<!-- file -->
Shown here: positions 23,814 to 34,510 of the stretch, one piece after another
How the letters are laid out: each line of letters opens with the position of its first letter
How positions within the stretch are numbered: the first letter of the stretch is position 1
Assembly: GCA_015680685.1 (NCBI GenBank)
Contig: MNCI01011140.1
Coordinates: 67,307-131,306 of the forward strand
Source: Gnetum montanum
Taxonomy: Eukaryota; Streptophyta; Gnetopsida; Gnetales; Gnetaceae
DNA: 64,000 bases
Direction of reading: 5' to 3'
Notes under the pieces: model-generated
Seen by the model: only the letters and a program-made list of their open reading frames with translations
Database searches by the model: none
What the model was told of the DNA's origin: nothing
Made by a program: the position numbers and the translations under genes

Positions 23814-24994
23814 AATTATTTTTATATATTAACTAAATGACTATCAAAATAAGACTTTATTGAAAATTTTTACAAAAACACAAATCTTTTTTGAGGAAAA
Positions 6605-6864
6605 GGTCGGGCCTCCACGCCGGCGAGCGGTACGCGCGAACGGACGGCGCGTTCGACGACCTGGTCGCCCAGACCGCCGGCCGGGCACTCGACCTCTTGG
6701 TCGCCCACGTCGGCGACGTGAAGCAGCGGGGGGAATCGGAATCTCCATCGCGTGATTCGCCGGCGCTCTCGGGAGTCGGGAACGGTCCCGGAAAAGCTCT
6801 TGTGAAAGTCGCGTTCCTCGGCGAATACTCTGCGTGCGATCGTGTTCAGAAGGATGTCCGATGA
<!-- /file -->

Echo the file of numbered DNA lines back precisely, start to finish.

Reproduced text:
Shown here: positions 23,814 to 34,510 of the stretch, one piece after another
How the letters are laid out: each line of letters opens with the position of its first letter
How positions within the stretch are numbered: the first letter of the stretch is position 1
Assembly: GCA_015680685.1 (NCBI GenBank)
Contig: MNCI01011140.1
Coordinates: 67,307-131,306 of the forward strand
Source: Gnetum montanum
Taxonomy: Eukaryota; Streptophyta; Gnetopsida; Gnetales; Gnetaceae
DNA: 64,000 bases
Direction of reading: 5' to 3'
Notes under the pieces: model-generated
Seen by the model: only the letters and a program-made list of their open reading frames with translations
Database searches by the model: none
What the model was told of the DNA's origin: nothing
Made by a program: the position numbers and the translations under genes

Positions 23814-24994
23814 AATTATTTTTATATATTAACTAAATGACTATCAAAATAAGACTTTATTGAAAATTTTTACAAAAACACAAATCTTTTTTGAGGAAAA
Positions 6605-6864
6605 GGTCGGGCCTCCACGCCGGCGAGCGGTACGCGCGAACGGACGGCGCGTTCGACGACCTGGTCGCCCAGACCGCCGGCCGGGCACTCGACCTCTTGG
6701 TCGCCCACGTCGGCGACGTGAAGCAGCGGGGGGAATCGGAATCTCCATCGCGTGATTCGCCGGCGCTCTCGGGAGTCGGGAACGGTCCCGGAAAAGCTCT
6801 TGTGAAAGTCGCGTTCCTCGGCGAATACTCTGCGTGCGATCGTGTTCAGAAGGATGTCCGATGA